Duchy urges River Avon netters to stop

Netting warning
Image caption Warning signs on the river include a letter from the Duchy of Cornwall

The Duchy of Cornwall has called on netters to stop taking fish from a south Devon river.

Duchy land steward Roger Halliday has written an open letter stating that there are no rights for commercial fishing in the River Avon.

It says netters are trespassing on the river, which is part of the Duchy's 131,000 acre estate.

Local people have warned that if the practice continues, the river could be "stripped" of fish.

The tidal section of the River Avon, which stretches about two miles from Bigbury Bay to Aveton Gifford, is owned by the Duchy.

The Duchy of Cornwall estate gives Prince Charles most of his income.

'Very upset'

The letter from Mr Halliday was received by Countess Grey, who leases part of the riverbed in the area, after she raised concerns about the netting.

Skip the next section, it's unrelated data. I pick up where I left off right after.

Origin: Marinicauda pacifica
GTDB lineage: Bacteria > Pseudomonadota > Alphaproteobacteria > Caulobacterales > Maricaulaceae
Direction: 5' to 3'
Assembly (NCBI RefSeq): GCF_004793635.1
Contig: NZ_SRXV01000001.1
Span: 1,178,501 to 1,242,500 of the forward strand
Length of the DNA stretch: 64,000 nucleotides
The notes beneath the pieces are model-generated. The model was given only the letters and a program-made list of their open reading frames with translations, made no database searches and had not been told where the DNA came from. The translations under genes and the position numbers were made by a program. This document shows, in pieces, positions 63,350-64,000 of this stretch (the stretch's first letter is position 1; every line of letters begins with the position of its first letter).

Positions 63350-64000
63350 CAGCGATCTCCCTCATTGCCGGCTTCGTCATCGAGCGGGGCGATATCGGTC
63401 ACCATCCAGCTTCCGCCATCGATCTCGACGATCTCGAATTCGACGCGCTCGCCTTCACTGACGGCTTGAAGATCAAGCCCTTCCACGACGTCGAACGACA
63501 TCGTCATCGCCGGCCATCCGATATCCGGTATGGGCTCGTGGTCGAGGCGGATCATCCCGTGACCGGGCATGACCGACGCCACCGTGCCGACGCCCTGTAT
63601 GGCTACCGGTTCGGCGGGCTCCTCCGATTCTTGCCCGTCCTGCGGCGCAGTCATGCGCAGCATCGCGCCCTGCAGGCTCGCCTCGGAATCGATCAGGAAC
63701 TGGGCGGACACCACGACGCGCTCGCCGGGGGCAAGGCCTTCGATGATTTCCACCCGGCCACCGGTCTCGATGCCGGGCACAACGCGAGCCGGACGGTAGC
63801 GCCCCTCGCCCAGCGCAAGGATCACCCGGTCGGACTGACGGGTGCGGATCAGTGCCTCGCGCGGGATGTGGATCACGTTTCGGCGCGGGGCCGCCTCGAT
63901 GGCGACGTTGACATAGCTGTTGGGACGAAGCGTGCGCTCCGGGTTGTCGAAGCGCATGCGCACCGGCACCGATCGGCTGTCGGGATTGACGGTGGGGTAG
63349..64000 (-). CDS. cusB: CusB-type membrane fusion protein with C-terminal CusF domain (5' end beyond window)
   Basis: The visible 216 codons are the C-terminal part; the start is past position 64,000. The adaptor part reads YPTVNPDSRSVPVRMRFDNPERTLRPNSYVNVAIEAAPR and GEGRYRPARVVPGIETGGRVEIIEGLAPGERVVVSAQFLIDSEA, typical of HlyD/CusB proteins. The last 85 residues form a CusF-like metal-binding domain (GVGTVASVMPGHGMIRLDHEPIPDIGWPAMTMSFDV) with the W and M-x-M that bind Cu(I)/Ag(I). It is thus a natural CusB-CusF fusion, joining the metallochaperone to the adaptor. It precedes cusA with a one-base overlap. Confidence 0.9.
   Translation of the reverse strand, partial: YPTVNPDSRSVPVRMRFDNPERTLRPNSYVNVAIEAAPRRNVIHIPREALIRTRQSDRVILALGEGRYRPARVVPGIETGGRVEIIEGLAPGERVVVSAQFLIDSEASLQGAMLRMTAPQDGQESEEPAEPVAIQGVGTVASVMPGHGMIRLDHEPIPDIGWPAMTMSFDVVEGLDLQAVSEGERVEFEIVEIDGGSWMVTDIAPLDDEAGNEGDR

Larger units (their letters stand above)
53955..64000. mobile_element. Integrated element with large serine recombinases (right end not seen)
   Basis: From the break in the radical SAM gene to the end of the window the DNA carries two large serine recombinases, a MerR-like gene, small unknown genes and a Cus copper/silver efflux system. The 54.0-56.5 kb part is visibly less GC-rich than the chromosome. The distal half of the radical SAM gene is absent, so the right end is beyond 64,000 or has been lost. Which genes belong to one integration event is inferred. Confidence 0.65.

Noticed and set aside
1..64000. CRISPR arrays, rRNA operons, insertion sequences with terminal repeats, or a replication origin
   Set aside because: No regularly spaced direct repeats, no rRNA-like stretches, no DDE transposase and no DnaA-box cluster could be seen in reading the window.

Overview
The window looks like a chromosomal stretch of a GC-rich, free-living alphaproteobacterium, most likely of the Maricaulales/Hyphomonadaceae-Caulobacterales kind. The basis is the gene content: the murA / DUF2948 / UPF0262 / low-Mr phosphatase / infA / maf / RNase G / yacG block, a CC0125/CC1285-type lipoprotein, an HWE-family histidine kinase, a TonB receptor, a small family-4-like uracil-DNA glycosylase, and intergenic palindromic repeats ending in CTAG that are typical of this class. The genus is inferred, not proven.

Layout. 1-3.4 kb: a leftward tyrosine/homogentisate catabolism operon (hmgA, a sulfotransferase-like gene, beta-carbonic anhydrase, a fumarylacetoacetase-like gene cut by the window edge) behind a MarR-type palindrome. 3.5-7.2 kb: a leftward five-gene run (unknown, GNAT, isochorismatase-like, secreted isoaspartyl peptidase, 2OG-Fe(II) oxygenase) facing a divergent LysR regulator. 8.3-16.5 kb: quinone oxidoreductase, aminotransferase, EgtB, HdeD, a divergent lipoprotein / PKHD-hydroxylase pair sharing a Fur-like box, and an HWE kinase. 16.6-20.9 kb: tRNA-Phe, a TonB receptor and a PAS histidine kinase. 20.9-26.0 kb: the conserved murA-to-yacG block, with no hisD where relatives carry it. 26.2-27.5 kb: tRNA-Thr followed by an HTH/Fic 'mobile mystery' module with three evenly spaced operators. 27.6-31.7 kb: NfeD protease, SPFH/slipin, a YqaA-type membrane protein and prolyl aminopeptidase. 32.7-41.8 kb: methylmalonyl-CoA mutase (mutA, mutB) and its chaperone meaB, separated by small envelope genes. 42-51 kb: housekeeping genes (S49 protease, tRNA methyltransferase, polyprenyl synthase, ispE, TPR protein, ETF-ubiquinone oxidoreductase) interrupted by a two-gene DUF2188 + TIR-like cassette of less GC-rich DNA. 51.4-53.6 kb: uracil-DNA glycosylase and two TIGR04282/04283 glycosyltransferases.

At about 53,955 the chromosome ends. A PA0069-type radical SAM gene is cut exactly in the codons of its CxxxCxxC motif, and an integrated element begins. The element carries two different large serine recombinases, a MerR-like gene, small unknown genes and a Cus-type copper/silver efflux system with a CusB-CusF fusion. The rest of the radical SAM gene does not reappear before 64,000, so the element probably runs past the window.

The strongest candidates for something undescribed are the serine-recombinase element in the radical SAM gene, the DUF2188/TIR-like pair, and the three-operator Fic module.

The countess, who saw a group of netters in the river, said she feared they were taking bass which spawn in Bigbury Bay at the mouth of the river.

She has posted the letter on the river bank as a warning to netters.

She said: "It is all very well going through the correct channels, but it all takes too long.

"I felt someone needed to do something really rapidly.

"It's been going on for years and I just hope that they stop the netting.

"We are all very upset about it."

The Aune Conservation Association and the Avon Estuary Forum have also pressed the Duchy for action to stop the fishing.

The Duchy said it did not allow commercial fishing on the river and it was working with local agencies to stop it.

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